Freud, however, saw the impossibility of educating the drives. It seemed to be linked to loss – especially what infants experience as the lost love of the loved object. In Civilization and Its Discontents, it is the fear of losing such love that forges the superego – the agency through which desire is sidestepped in favour of jouissance; this perhaps explains why reason has no purchase on neurosis.

These threads and their significance for the place of the body in psychoanalysis emerge in the way that Lacan re-thought the notion of trauma. As mentioned earlier, his idea was to see the signifier as the cause of jouissance – itself the location of trauma. Thus, the master signifier is not just a necessary step for what is thought of as “normality”, but a repetition engendered by early trauma.

It’s interesting then that the suffering arising from such mysteries of the speaking body are seen as biological and or social dysfunction, when they can be more correctly be seen as new forms of discontent treated by modes which aim to elide the unconscious. In this sense, not much has changed in the century or so that has passed since the Wolf Man records that psychiatrists sought redress for the mental and emotional from the physical – and sought to persuade the patient his trouble was due to a functional disorder of the nervous system. Psychiatry, the Wolf Man writes, derives everything from the physical, the somatic, not the unconscious. This is what the idea of the Paternal Metaphor corrects – by moving from anthropological myth to metaphoric process, we are squarely within the field of the unconscious. The unconscious, in a sense, is soma.

The terrain though is complicated, not just by the newer forms of gender identification literally marking the body but also by what Soler calls body techniques. She cites primal scream, gymnastics and yoga, pointing out that they are techniques of the signifier whose essence is to make you get in step, make the body fit to an order. Psychoanalysis, however, while it is in a physical therapy, it’s not one that makes one get in step that is, unless you see giving up the self-deception that is excess jouissance as getting in step.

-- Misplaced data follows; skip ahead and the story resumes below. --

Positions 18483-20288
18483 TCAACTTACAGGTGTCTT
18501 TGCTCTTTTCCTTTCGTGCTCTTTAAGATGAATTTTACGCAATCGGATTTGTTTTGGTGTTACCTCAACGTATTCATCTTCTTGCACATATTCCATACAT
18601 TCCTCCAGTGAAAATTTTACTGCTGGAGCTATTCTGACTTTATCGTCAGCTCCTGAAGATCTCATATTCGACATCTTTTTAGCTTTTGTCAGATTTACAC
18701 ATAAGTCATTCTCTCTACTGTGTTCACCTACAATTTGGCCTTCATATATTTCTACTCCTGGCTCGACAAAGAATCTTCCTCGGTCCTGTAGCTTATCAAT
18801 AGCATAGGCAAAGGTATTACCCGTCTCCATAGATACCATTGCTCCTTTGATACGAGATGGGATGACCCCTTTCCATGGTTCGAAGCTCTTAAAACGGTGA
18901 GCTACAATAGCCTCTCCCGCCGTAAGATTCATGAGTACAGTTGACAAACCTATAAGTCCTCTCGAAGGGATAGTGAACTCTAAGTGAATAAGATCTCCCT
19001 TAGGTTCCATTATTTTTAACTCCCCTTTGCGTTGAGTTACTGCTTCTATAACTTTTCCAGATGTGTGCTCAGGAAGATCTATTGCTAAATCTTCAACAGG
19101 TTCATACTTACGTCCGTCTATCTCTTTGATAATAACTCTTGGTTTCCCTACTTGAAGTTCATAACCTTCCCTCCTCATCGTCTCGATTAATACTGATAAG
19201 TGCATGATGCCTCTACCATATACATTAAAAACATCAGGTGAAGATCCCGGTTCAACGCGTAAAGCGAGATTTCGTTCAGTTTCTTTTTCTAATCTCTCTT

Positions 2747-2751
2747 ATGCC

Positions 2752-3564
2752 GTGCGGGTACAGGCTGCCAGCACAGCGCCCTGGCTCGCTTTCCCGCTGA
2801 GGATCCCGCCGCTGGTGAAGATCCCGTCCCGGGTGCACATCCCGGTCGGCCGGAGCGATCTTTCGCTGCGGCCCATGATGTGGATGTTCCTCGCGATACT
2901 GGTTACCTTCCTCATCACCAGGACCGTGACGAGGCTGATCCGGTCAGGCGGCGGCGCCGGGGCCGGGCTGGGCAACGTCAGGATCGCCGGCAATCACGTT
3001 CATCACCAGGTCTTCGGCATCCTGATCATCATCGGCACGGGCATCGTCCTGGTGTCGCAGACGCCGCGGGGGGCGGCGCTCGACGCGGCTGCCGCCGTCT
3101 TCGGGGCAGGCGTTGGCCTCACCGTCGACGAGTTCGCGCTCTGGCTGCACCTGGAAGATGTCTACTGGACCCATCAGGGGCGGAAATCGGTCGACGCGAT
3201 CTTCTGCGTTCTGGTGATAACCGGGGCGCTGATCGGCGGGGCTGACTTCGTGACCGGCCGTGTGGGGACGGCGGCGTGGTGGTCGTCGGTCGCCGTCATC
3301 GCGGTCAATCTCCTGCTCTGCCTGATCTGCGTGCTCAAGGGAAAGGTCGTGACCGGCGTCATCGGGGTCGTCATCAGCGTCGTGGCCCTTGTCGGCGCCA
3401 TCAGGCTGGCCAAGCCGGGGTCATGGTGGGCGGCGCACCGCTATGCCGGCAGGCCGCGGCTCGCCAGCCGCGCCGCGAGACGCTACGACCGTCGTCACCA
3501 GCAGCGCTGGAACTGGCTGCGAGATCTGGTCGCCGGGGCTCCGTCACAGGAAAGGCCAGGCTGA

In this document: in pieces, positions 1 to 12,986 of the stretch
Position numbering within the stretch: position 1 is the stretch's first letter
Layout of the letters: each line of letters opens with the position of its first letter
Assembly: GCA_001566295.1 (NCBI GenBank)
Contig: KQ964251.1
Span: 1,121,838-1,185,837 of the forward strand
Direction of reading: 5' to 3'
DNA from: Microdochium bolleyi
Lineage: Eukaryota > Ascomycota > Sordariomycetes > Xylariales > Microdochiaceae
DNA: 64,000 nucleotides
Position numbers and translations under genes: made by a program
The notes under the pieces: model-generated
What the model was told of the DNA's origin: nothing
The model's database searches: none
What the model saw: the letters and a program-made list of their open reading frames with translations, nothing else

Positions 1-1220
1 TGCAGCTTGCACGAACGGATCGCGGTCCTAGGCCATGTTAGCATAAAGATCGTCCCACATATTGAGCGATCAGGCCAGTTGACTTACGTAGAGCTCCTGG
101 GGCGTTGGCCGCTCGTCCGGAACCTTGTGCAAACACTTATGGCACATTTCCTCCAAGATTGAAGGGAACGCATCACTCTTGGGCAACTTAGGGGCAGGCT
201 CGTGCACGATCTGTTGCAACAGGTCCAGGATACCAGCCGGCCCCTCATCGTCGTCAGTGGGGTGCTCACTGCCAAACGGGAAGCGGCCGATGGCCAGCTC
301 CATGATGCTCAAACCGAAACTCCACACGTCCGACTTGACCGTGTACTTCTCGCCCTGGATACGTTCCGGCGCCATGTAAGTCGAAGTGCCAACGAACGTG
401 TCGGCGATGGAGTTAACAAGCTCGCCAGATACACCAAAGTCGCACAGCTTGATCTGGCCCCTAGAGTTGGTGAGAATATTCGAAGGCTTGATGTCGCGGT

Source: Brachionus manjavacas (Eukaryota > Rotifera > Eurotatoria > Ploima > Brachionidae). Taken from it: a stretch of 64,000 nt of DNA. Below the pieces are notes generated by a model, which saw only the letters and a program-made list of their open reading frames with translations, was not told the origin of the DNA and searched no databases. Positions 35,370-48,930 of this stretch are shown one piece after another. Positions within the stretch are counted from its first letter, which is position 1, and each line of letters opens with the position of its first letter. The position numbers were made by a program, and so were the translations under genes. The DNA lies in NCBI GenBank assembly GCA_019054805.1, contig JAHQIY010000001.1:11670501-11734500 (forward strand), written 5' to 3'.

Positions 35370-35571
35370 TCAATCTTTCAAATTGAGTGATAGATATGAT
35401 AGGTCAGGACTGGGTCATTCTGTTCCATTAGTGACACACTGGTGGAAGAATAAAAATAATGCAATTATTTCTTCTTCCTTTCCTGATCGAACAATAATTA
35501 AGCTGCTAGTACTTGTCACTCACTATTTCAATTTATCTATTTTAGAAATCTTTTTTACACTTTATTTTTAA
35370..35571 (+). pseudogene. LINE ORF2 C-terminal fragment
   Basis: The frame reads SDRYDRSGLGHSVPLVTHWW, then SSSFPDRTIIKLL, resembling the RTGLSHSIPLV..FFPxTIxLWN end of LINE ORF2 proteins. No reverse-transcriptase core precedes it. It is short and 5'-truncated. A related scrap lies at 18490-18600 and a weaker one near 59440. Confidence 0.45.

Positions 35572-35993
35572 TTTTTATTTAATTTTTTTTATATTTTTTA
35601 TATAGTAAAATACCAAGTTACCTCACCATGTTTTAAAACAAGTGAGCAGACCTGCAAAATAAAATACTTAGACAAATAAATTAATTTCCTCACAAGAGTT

The step that is required, at least for neurotics, is to stop fooling yourself. Or, as Zizek puts it, stop enjoying your symptom. This involves giving up jouissance; tricky when you consider that while the Law (jouissance is prohibited to he who speaks) appears to be the foundation for such a step, “it’s not the law itself that bars access to jouissance”.

It is pleasure that forms a barrier to jouissance, an almost natural barrier because, in her desire, the subject remains attached to what is agreeable. She does this by observing the limit to the excess in pleasure that constitutes said jouissance, a dimension whose pleasure includes horror, a horror signalled in particular by an upsurge in anxiety.

We hear a lot about anxiety today. For Lacan, it was the only emotion that didn’t lie. Why? Because it signals something in the real, something that wends its way into the symbolic – into inter-diction, what is said in the interval between the signifiers that form the symbolic chain.

In one of the many letters he wrote to his second analyst, Ruth Mack Brunswick, the Wolf Man captures the dilemma which still characterising the body-mind divide in mental health: “Is one,” he says, “not at times somehow forced to act contrary to the reality principle so as to escape from the overwhelming pressure of the unconscious? I mean, one says to oneself: Is it better to transform an inner conflict into an outer one since it is sometimes easier to master a difficult real situation than to keep repressing certain unconscious complexes”. American writer William Maxwell puts it even more directly. Identifying memory as a form of inventive story-telling, he says: “Too many conflicting emotional interests are involved for life ever to be wholly acceptable, and possibly it is the work of the storyteller to re-arrange things so that they conform to this end. In any case, in talking about the past, we lie with every breath we draw.”